The world is attentively observing and in most cases praising Uruguayan legalization of cannabis before the recently approved law is carried out. As a Uruguayan and lover of individual freedom I would like to be the first one to stand up and celebrate this big step to end the war on drugs, but I cannot avoid being skeptic.
If we consider legalization in its simplest form, it means turning something illegal into something legal. This is achieved by eliminating the legal prohibitions, restrictions, sanctions and other types of government coercions against something that is considered illegal. Legalizing victimless crimes such as the growing, processing, selling and consumption of cannabis by consenting adults should be no exception. However, as usual, the Devil is in the detail. As the features of the project are unveiled we see that this whole story is more about colossal regulation than legalization.
Uruguayan President Jose Mujica himself has called this “an experiment with no guarantees”. Paternalism is what seems warranted with the new regulations, because this “experiment” is not inspired by article ten of the Uruguayan constitution which states that “Private actions of persons which do not in any way affect the public order or prejudice others shall be outside the jurisdiction of the magistrates.” Instead, Mujica’s dream is to replace the black market with a state monopoly that can monitor those who consume cannabis and even punish them if they do not play by the new rules. Will consumers buy from the government and let a regulatory agency know about their consumption habits in a country where both the president and the opposition leader favor compulsory “rehabilitation” for drug addicts?
Uruguayans who want to legally buy marijuana will have to choose from one of three options: purchase it from a government licensed retailer, cultivate it on their own or join a cannabis club. For all the above-mentioned options Uruguayans will have to register and comply with a large amount of regulations and restrictions. Let’s take a closer look at first option, which is the most likely to be a failure. In the U.S. state of Colorado adults are now allowed to buy without government tracking of individual purchases up to about 28 grams (one ounce) of cannabis at a time, as many times as they want, at a price determined by supply and demand. In Uruguay purchases are going to be monitored using an Orwellian database and users will be identified with fingerprint readers. They will only be allowed to buy a limited amount per month at a fixed price also determined by the government. The same government whose president declared a few weeks ago that the idea of this project is to know who smokes marijuana and treat him or her like a sick person if he or she tries to buy more than what the government considers should be enough.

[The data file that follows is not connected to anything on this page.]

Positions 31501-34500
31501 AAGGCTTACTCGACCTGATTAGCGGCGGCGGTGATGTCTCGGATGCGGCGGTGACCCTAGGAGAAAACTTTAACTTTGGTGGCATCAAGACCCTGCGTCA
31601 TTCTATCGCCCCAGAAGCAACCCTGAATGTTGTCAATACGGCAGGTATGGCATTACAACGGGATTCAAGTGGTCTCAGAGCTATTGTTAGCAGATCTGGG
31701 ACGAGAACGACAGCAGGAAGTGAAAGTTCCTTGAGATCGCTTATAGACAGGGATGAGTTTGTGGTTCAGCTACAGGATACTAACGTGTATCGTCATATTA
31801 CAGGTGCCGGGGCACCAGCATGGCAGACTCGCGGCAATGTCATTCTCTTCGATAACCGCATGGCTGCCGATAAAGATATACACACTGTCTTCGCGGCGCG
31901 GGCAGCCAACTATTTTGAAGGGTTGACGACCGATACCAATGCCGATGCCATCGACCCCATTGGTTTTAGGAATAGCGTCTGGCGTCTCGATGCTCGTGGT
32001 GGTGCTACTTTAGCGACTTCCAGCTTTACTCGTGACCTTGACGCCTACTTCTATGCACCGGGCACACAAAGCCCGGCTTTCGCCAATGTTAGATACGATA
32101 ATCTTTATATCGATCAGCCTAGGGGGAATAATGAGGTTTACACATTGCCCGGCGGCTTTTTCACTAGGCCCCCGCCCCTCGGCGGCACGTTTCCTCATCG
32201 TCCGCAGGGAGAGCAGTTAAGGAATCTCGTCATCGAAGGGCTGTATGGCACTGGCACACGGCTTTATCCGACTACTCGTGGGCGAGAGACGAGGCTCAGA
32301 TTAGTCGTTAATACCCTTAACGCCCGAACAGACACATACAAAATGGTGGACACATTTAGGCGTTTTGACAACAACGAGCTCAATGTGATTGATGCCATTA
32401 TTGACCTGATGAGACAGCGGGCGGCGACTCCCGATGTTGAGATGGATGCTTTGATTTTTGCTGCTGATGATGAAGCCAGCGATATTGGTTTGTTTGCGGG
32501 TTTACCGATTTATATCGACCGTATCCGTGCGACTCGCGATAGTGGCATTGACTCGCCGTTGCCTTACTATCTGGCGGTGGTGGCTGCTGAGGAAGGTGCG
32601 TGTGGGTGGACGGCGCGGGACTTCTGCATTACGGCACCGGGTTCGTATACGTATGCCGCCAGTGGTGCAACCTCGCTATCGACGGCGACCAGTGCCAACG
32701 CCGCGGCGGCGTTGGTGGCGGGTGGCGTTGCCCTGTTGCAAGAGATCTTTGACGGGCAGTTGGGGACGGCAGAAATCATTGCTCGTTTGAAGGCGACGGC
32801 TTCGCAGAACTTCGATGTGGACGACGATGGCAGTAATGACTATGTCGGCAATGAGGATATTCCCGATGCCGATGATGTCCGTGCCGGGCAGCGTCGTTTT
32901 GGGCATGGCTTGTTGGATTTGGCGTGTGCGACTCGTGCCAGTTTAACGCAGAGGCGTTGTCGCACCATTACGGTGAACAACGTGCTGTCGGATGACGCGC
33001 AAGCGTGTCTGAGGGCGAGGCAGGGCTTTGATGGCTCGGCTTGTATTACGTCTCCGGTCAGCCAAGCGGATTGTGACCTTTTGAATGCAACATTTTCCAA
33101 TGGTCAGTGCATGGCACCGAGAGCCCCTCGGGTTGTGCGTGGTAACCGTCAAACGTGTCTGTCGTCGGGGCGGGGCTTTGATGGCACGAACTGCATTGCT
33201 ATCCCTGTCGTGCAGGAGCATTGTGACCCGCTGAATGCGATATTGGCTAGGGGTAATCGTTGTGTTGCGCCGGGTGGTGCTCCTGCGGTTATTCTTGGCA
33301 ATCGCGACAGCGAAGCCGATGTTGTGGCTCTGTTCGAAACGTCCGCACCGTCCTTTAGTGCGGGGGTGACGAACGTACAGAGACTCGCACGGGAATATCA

The registration and government monitoring is nonetheless just one of the many problems this project has. The new legislation leaves very little room for free market mechanisms and that will have consequences. The recently created regulatory agency is now taking bids to choose a maximum of five companies that will be allowed to grow the cannabis which will be sold at the drugstores. Price is not going to be “the value judgments of the consumers”, as Mises wrote in Human Action. On the contrary, government officials promised to sell marihuana at one US dollar a gram. Nobody knows exactly why or how government officials came up with that number. Apparently they want to offer a higher quality product at a similar price than what consumers can find in the Uruguayan black market. Considering the newly created clunky regulations, how the $1 a gram price is going to be profitable remains to be answered. In fact, it has been suggested that cannabis is going to have to be subsidized in order to be sold at the price government officials are aiming to.
It is still too blurry to have an idea of how this experiment is going to end, but there are some reasons to doubt about its success: expansion of state power, price control, rationing, Orwellian registration and individual monitoring, endless regulations and now even the possibility of subsidies. If all that is not enough to refrain from celebrating, consider that next month Uruguayan general elections are going to take place and the incumbent government is likely to lose its parliamentary majorities that approved cannabis legislation, still opposed by most Uruguayans. Lacalle Pou, the main presidential opposition candidate, said a few weeks ago that this project is unrealistic and under the ten key points of his program number three is to repeal the new cannabis legislation.
It would not be a wild guess to imagine that this whole experiment is either destined to fail or at least bring all sorts of unintended consequences. If it turns out to be a fiasco, please do not use it as an example to blame individual freedom and bury any future attempt to end the war on drugs. It is actually the politicians’ addiction to regulations and their ignorance of how markets work what should be blamed.
 Unofficial translation of the Constitution of the Oriental Republic of Uruguay [Uruguay], 27 November 1966, available at: http://www.refworld.org/docid/3ae6b5600.html [accessed 9 September 2014]
Alfredo Pascual is a Research Assistant of the Austrian Economics Center.
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